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Checking In On… the Atlantic 10

Posted by Joe Dzuback (@vbtnblog) on January 6th, 2016

Joe Dzuback (@vbtnblog) is the RTC correspondent for the Atlantic 10 Conference.

Three Things We Learned in the First Weekend

  1. Davidson won’t repeat as the regular season champion. The Wildcats are 1-4 away from the Belk Arena so far, including their 97-85 loss to St. Bonaventure on Saturday. With away games still to come versus Dayton, George Washington, VCU, Richmond and Fordham, along with tough home games against VCU, Saint Joseph’s and George Washington, Davidson could lose as many as eight conference games over the next two months.

    Despite his elite coaching prowess, it doesn't look like Bob McKillop and Davidson will repeat at conference champs this time around. (Tim Cowie/DavidsonPhotos.com)

    Despite his elite coaching prowess, it doesn’t look like Bob McKillop’s team will repeat at conference champs this time around. (Tim Cowie/DavidsonPhotos.com)

  2. A strong defense, some unanticipated player development and a favorable conference schedule means Saint Joseph’s should follow its 6-1 December with a 7-2 January. The players appear to be “getting it” — meaning head coach Phil Martelli’s approach to the game — and it shows in the Hawks’ defense and team-oriented approach to offense. St. Joseph’s field goal shooting still needs to improve, but the team is already showing up in a number of midseason brackets. If all goes well this month, February’s schedule features a handful of more difficult games that will ultimately determine whether the team is a legitimate contender for the conference title.
  3. It was a 69-63 loss, but Fordham’s players and fans are optimistic. The road venue was the Smith Center in Washington, D.C., and the Rams, down 15 at the half, managed to climb back in and stay within three possessions of the Colonials through the remainder of the game. The players are buying into what first year coach Jeff Neubauer is selling, as Fordham carried a 9-2 record into conference play and is on track to win between six to eight Atlantic 10 games. If the Rams hit inside that window, they will post their first winning season since 2006-07. A winning program in the New York City metropolitan area provides a huge boost to the conference’s overall profile, and correspondingly, Neubauer’s recruiting. Read the rest of this entry »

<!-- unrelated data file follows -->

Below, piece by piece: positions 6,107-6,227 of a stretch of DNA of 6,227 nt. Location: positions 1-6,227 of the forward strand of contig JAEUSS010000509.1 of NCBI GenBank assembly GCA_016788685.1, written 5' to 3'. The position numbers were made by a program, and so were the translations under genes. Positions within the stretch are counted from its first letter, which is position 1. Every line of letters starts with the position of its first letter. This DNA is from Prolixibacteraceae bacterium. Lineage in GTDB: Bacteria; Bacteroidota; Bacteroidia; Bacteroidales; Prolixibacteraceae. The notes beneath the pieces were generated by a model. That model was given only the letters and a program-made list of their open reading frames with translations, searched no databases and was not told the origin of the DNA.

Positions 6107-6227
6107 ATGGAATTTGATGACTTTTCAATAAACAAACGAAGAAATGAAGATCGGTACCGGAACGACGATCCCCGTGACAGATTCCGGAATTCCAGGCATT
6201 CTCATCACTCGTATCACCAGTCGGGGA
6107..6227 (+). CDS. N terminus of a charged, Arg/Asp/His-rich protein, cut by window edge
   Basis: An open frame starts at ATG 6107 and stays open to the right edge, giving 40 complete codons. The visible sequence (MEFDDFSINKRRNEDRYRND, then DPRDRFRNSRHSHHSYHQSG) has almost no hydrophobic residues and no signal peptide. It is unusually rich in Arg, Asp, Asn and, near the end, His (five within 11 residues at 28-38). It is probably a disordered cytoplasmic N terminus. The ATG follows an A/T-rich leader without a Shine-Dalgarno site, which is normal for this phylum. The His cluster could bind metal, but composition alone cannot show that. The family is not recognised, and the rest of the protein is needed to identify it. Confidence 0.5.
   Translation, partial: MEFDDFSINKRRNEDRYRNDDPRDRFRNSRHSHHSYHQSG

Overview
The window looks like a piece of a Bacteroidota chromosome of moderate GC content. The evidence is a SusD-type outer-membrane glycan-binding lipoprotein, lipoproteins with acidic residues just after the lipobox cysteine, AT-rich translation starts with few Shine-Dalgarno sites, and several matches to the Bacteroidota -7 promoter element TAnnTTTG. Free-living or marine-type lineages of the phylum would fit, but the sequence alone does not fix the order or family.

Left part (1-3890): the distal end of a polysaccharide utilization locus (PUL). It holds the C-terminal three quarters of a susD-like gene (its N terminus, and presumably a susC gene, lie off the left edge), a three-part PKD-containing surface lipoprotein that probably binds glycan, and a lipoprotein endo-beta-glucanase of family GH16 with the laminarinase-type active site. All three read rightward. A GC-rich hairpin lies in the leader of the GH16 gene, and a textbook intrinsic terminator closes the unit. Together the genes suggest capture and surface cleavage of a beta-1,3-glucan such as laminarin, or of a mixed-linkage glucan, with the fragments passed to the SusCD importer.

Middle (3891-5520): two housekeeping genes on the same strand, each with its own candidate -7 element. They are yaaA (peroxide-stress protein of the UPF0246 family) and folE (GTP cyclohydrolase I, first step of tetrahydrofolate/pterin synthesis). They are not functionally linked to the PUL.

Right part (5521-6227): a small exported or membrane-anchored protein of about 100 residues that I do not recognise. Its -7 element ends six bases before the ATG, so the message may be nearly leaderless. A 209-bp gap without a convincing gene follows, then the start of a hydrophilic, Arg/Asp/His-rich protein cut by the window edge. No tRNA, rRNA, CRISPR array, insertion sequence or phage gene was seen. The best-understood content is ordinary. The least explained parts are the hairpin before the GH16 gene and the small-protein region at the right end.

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Checking in on… the Atlantic 10

Posted by Joe Dzuback (@vbtnblog) on December 22nd, 2015

Joe Dzuback (@vbtnblog) is the RTC correspondent for the Atlantic 10 Conference.

Breaking Down the Non-Conference Season

As KenPom’s eighth-ranked conference, the Atlantic 10 is securely in the top 25 percent of Division I basketball, well above the next conference (the WCC) and at the head of the Basketball-First group of conferences that typically expect at least two NCAA Tournament bids every season. The A-10 has drawn at least three bids every season since 2007 and this year should be no different. The non-conference composite record again shows that the league is capable of competing with the elite conferences while dominating (to varying degrees) the other 24.

Table01151221

(Note: The conference is 4-0 versus non-Division I teams. No conference members have games scheduled with teams from the Big West, the Mountain West, the Summit and the WAC).

The conference’s overall winning percentage sits at 68 percent going into the Christmas break, with its splits reflected by the level of the competition. The A-10 has a winning record against five of the top seven conferences, but poor showings against the ACC (3-10) and Big East (2-6) account for most of the losses against the elite leagues. The Colonial Athletic (6-6) and the Missouri Valley (2-4) conferences account for 10 of the 11 losses to its peer conferences. And the conference won 90 percent of its games scheduled with the bottom nine leagues, but the OVC strangely enough accounts for two of those three losses. While a solid finish to the non-conference season will help and the Selection Committee has emphasized that conference comparisons are not part of its selection calculus, the league’s overall record should help A-10 members when conference play resumes in January.